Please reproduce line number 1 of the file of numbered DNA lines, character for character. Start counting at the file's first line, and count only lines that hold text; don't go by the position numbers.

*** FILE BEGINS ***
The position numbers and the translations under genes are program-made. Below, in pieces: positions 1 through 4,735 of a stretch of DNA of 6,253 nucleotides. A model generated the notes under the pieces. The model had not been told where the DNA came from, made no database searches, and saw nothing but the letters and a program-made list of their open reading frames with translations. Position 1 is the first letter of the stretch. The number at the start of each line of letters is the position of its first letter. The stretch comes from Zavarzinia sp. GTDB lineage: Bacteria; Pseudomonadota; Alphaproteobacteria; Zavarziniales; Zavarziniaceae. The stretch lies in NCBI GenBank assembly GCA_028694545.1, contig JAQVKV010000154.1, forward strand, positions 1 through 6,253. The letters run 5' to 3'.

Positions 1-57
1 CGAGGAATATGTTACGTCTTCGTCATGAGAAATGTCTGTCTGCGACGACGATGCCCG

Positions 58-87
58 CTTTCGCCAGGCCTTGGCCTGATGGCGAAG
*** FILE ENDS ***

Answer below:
The position numbers and the translations under genes are program-made. Below, in pieces: positions 1 through 4,735 of a stretch of DNA of 6,253 nucleotides. A model generated the notes under the pieces. The model had not been told where the DNA came from, made no database searches, and saw nothing but the letters and a program-made list of their open reading frames with translations. Position 1 is the first letter of the stretch. The number at the start of each line of letters is the position of its first letter. The stretch comes from Zavarzinia sp. GTDB lineage: Bacteria; Pseudomonadota; Alphaproteobacteria; Zavarziniales; Zavarziniaceae. The stretch lies in NCBI GenBank assembly GCA_028694545.1, contig JAQVKV010000154.1, forward strand, positions 1 through 6,253. The letters run 5' to 3'.